Materials and Methods Human tissues were provided by the Pathologic Anatomy Department at General Hospital of Asturias. Twelve elderly subjects (between 82 and 88 years) and eight young subjects (between 30 and 44 years) without neurological, psychological, or neuropathological disorders were used in this study. Pieces of human cerebral cortex from different areas were fixed by immersion for about 4 hr in 4% paraformaldehyde in PBS (pH 7.4). After fixation, pieces were dehydrated, cleared in butylacetate, and embedded in paraffin. Double

Results In addition to confirming the presence of astrogliosis by its morphological changes, consisting of swelling of the nucleus that appears in a eccentric position and/or hypertrophy of the cytoplasm with vigorous processes, we performed a double IHC technique for GFAP (red) and apo D (blue) (Figures 1A–1C). As expected, an in-

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Figure 1 (A–C) Double immunohistochemistry for GFAP (red) and apolipoprotein D (blue) in human cerebral cortex. A and B are young and old subjects, respectively. (A) Some neurons are positive for apo D (arrowheads). Reactive astrocytes in an aged brain can be observed in C. Colocalization of both proteins is seen in the cytoplasm (black). Note the increased presence of apo D in neuropil (blue). A diffuse senile plaque stained for both proteins can be observed at bottom (arrow). (D–H) Double hybrido- and immunohistochemical technique for apolipoprotein D and its mRNA in human cerebral cortex. Apo D protein is clearly observed in cytoplasm of reactive astrocytes (brown). The mRNA of apo D (dark blue) appears mainly located as a cup near the eccentric nucleus (arrowheads). Bars: A,B  100 m; C  50 m; D  33 m; E,F  20 m; G  12.5 m; H  10 m. Downloaded from jhc.sagepub.com by guest on April 3, 2016

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crement of GFAP was found in aging (Figures 1A and 1B). The number of apo D-immunoreactive astrocytes was greater in old brains (Figure 1B) with respect to young brains (Figure 1A). The reactive astrocytes showed a strong positive signal for GFAP and strong staining for apo D (Figure 1C). When the double immuno–hybridocytochemical staining for apo D was achieved on sections, the cells identified as reactive astroglial cells exhibited the presence of apo D protein (brown) and its mRNA (dark blue) (Figures 1D–1H). On the other hand, we observed that increases of apo D immunoreactivity during aging appeared to be due to astrocytes, mainly reactive ones. The deposits of apo D appeared principally in the cell somata in perinuclear position at first, and they could occupy the cytoplasm and even the initial tree of processes when apo D staining increased (Figures 1D–1H). By ISH, apo D mRNA was clearly observed in many astroglial cells in all cases. This signal seems to be more intense in the astrogliotic areas present in the cerebral cortex of aged subjects (Figures 1D–1H). In addition to the apo D location, the increment was linked to reactive astrocytes (Figures 1D–1H). The mRNA signaling appeared to be principally located in a perinuclear position, but some positive granules were also observed in other cytoplasm regions (Figure 1G and 1H). Apo D mRNA signal principally adopted a crescent form near the nucleus, while the apo D protein showed a more uniform localization in cytoplasm (Figures 1F and 1H). We have found that there are increments of apo D protein and apo D mRNA in aged cerebral cortex, probably due to the increased number of astrocytes and the higher levels of expression of apo D in reactive glia.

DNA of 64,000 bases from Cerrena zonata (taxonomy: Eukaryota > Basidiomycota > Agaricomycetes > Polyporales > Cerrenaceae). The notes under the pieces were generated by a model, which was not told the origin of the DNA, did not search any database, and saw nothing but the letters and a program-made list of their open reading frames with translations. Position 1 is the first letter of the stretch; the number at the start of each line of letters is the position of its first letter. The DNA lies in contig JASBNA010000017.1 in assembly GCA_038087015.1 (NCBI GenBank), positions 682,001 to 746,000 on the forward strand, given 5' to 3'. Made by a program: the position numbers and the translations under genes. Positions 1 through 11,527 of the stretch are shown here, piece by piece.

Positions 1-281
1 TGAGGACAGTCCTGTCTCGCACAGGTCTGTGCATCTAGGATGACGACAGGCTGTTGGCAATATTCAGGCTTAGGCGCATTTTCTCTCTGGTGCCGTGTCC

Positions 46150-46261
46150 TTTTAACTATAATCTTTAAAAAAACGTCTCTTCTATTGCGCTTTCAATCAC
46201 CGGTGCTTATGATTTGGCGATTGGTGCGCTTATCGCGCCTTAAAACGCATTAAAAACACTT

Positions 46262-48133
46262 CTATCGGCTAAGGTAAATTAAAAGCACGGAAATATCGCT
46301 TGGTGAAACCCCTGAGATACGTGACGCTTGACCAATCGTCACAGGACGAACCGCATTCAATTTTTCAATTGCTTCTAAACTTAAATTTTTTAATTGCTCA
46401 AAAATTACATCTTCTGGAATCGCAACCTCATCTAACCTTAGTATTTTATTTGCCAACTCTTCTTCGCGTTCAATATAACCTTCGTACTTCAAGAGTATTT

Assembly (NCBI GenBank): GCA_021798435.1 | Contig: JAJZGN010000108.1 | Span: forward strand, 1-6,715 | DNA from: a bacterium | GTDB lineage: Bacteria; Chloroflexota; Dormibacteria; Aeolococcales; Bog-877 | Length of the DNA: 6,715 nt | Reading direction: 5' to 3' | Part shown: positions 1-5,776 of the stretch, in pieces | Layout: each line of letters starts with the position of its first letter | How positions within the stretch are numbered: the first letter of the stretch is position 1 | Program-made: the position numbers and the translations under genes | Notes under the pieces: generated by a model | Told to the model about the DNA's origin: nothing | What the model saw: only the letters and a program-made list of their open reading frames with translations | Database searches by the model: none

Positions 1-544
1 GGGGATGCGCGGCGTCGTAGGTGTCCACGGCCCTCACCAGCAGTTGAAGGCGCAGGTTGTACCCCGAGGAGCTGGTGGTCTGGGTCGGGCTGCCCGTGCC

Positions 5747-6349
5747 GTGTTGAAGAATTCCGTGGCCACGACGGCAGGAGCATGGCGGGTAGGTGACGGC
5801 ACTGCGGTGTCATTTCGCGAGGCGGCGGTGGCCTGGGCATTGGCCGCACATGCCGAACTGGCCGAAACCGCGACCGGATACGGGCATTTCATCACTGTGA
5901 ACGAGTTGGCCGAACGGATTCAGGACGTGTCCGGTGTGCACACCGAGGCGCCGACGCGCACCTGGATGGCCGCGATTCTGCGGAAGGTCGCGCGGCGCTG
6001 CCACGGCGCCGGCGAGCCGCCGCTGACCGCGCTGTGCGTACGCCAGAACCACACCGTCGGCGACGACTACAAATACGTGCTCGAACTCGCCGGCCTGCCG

Discussion Several observations have shown that the aging process causes dramatic changes in many neuronal markers (Morgan and May 1990). Nevertheless, understanding the aging brain implies knowledge of the glial modifications. The predominant change that occurs in glia during aging is glial activation, which can progress to reactive gliosis in response to neurodegeneration (Nichols 1999). It is known that in the aged rat brain there is an increment of GFAP levels as compared to young animals (Topp et al. 1989). Therefore, the degree of glial activation appears to be related to aging in rodent brain. Furthermore, activated glial cells are able to express a multitude of inflammatory mediators such as cytokines, adhesion molecules, chemokines, metalloproteinases (Podor et al. 1992; Hopkins and Rothwell 1995; Ghirnikar et al. 1998; Yong et al. 1998), and other reactive molecules in response to brain injury. We have observed that, during